Dressed down and demotic by Chelsea standards, this self-consciously quirky pub offers a good drinks range but is let down by indifferent service.
Next door to the Chelsea Curzon arthouse cinema and surrounded by boutiques, The Trafalgar enjoys – or maybe struggles with – a location in one of London’s richest and most fashionable areas. After an unlikely spell as a sports pub, it’s now attempting to live up to the plushness of its surroundings by looking, well, rather weird, with an exterior decked out in the violent purple of a pair of 1960s Swinging London bellbottoms.
Several more vivid colours feature in an interior design that’s part gastro pub, part soft furnishings catalogue with a timid dash of nostalgic psychedelia – checkerboard tiles, droopy lampshades, exposed girders, ceiling fans, eye-challenging upholstery and silly wallpaper. A single, rather large space is arranged around a central bar, with a cordoned-off restaurant area towards the back.
For all the effort to make the place look individual, the standard issue blackboards announcing standard issue deals reveal this is actually a chain pub – in fact part of Mitchell’s and Butler’s “unbranded” Castle chain. That’s not necessarily a bad thing – Castle run some wonderful pubs – but in this case they haven’t quite pulled it off.
Aside from a few fast food joints, The Trafalgar is probably the most inclusive establishment in the area and attracts a mixed crowd, from skinny fashionistas and beard-stroking cinéphiles to blokes from the local buildings sites, but they’re a generally youngish bunch. It’s not especially welcoming, though, partly because the self consciously odd design really doesn’t hang together, partly because the rather Wetherspoonish open-plan layout feels uncomfortable, and partly because the staff tend towards the dithering and disengaged.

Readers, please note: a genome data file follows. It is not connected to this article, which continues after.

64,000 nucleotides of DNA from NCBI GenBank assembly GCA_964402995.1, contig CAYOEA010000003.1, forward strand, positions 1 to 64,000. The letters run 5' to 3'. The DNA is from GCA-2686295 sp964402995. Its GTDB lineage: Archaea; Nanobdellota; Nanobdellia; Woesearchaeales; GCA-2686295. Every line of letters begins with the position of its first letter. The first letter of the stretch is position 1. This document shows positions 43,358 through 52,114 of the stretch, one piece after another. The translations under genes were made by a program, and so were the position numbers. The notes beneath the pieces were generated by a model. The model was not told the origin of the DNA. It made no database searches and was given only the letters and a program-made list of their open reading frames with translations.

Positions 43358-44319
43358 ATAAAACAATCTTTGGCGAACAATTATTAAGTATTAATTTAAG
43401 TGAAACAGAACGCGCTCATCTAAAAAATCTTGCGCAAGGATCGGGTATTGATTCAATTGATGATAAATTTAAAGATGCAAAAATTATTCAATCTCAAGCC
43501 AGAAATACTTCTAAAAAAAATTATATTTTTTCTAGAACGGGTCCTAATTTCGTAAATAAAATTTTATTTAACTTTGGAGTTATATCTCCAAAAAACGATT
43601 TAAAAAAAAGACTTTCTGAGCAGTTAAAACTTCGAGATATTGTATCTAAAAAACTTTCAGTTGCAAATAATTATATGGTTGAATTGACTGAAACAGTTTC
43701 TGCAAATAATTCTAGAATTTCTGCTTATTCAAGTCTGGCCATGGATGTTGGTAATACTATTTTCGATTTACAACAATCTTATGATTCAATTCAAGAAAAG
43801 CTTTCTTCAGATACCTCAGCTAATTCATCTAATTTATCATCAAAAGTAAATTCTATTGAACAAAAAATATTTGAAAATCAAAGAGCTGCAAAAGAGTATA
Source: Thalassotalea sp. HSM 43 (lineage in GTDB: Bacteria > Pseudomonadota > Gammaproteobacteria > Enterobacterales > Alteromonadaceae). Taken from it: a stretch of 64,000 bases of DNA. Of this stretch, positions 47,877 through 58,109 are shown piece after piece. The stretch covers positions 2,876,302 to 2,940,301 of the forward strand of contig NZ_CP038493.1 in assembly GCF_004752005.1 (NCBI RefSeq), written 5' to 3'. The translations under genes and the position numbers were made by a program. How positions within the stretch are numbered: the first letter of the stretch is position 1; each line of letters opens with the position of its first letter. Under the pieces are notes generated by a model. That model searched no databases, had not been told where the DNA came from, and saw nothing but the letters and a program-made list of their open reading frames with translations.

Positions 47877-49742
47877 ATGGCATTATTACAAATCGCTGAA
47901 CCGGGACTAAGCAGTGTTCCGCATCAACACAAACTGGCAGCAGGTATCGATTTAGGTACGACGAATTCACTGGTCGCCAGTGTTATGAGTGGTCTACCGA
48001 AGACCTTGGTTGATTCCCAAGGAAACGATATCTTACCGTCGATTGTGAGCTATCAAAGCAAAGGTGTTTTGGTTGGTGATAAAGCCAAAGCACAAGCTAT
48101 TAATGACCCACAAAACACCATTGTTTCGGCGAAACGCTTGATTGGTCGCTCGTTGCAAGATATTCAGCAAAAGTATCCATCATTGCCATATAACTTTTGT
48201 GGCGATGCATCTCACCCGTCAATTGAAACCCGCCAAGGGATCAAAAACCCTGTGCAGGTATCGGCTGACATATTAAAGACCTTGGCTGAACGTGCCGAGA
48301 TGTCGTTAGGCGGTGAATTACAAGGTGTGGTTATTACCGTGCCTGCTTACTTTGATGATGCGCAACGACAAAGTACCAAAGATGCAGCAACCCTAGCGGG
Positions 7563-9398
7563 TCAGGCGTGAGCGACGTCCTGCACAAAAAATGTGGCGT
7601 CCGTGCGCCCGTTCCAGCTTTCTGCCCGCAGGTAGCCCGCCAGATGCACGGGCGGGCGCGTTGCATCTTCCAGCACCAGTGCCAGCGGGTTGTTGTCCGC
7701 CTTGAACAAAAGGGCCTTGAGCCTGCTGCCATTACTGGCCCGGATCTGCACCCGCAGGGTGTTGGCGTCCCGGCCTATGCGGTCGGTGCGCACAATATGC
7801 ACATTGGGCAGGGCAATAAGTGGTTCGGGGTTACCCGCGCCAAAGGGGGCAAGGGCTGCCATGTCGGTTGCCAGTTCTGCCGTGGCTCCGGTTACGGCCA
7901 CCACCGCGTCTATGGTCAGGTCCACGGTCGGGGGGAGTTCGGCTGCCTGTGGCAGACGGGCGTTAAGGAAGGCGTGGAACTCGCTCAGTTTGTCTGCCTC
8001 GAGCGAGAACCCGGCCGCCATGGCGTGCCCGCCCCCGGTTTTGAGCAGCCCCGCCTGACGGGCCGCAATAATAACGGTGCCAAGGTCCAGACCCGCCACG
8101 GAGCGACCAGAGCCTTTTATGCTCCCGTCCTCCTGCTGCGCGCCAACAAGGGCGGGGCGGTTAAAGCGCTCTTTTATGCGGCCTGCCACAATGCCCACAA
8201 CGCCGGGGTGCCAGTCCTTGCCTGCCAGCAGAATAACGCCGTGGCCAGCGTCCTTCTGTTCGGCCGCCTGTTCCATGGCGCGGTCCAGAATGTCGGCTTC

Menus change daily at The Trafalgar, offering upmarket pub grub with a dash of gastro influence. Choices might include sharing boards with cured meats and quails eggs (£15), homemade soup (£5.25), pork and chorizo burgers (£11), toasted couscous, halloumi and avocado salad (£6.50/£9.50), half a roast chicken (£12), sea bass fillets (£13.50) and a few vegetarian main course options like asparagus and crème fraiche tart (£11). Cooked bar snacks (three for £12) include whitebait and baked crusty Brie. Sandwiches are available in the daytime, when you can also take advantage of a fixed price deal on selected cooked dishes (two courses £10, three £13).
The main attraction, unless you’re a serious fan of bright purple sofas, is the lengthy drinks list – “longer than a Harrods sale queue,” they claim, though that might be stretching it. Four real ales include Sharp’s Doom Bar and guests from brewers like Purity and Sambrook’s, and there are several imported speciality keg beers including Bernard from the Czech Republic as well as London choices from Camden Town and Meantime. A handful of worthwhile bottled beers include Negra Modelo and Goose Island Honkers Ale. The 35-strong list of mainly varietal wines is helpfully classified by taste categories and almost half of its entries are sold by the glass (from £4). A few specialist spirits are stocked too, notably rums.
The Last Word
Relaxed drinking holes are thin on the ground in Chelsea so The Trafalgar is a welcome enough refuge with decent stuff to drink, but its aesthetic shortcomings would be more forgivable if more oomph and enthusiasm was put into running the place.